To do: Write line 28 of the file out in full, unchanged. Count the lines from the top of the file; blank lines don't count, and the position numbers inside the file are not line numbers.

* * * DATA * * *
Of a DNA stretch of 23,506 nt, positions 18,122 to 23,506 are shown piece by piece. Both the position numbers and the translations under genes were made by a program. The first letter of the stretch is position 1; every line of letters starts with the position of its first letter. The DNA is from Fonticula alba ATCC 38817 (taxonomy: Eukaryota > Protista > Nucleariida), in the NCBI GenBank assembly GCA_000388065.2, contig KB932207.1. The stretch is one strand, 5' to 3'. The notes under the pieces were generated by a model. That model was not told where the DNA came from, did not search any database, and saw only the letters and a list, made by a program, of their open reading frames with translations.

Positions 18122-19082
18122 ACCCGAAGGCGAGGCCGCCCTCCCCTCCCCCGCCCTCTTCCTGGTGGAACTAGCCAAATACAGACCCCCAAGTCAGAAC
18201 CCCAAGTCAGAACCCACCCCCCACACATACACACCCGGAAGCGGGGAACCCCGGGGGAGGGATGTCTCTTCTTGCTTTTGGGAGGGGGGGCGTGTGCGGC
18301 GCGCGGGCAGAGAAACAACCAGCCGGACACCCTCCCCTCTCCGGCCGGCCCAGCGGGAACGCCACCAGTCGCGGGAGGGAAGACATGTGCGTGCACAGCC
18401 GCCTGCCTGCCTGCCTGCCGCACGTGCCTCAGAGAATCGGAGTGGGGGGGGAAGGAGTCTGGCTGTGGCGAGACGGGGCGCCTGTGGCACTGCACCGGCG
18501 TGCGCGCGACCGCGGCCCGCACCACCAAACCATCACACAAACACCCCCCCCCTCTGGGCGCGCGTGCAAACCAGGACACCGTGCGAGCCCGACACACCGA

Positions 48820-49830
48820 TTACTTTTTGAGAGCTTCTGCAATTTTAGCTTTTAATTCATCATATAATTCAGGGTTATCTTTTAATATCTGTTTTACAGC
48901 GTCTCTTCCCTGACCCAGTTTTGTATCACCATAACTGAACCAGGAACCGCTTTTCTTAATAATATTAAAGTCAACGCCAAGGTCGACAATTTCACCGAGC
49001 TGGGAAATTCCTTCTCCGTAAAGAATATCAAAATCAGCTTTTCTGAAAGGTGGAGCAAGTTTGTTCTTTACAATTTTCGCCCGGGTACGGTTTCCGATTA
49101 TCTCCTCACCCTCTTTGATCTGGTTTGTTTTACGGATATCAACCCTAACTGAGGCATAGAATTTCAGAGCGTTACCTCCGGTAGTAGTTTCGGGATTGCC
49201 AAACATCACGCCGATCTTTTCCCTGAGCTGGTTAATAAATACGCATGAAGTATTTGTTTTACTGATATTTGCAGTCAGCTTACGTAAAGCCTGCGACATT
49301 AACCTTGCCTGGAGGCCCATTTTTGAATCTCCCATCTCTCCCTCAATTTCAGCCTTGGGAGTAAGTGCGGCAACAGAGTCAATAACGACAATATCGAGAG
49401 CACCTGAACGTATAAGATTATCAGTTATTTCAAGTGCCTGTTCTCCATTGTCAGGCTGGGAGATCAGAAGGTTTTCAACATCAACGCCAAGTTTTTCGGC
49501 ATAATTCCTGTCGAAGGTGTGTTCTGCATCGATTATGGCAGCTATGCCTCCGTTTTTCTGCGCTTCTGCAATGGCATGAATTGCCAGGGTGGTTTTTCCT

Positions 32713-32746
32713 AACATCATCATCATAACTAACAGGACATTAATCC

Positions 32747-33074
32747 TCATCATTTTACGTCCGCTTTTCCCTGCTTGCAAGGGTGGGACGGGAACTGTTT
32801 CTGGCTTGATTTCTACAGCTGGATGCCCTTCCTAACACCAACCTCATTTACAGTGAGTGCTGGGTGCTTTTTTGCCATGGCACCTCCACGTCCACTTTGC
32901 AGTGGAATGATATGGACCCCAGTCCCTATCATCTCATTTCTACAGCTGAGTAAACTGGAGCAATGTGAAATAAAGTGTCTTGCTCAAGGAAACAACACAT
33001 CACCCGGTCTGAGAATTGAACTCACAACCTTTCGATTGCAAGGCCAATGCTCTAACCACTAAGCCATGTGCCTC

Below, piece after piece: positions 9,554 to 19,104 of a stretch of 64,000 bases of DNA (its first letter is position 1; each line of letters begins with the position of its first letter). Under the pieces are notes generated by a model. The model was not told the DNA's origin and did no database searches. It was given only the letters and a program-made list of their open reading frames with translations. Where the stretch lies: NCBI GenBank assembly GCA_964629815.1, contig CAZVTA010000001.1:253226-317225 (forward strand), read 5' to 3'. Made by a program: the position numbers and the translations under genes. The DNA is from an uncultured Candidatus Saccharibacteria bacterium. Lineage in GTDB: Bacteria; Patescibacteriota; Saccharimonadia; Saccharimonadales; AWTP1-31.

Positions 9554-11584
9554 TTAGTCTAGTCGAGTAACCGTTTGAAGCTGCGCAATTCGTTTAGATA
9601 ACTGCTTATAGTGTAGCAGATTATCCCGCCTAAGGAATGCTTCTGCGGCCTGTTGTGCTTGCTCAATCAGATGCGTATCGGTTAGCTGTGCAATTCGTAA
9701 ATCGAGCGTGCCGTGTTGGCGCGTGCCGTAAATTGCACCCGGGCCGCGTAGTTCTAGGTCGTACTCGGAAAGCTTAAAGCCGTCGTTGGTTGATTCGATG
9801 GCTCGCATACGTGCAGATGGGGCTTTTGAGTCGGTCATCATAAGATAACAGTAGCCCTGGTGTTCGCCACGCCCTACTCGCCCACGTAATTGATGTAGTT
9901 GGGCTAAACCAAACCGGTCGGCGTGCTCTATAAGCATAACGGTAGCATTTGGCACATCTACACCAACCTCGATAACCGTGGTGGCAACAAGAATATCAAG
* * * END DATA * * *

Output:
9701 ATCGAGCGTGCCGTGTTGGCGCGTGCCGTAAATTGCACCCGGGCCGCGTAGTTCTAGGTCGTACTCGGAAAGCTTAAAGCCGTCGTTGGTTGATTCGATG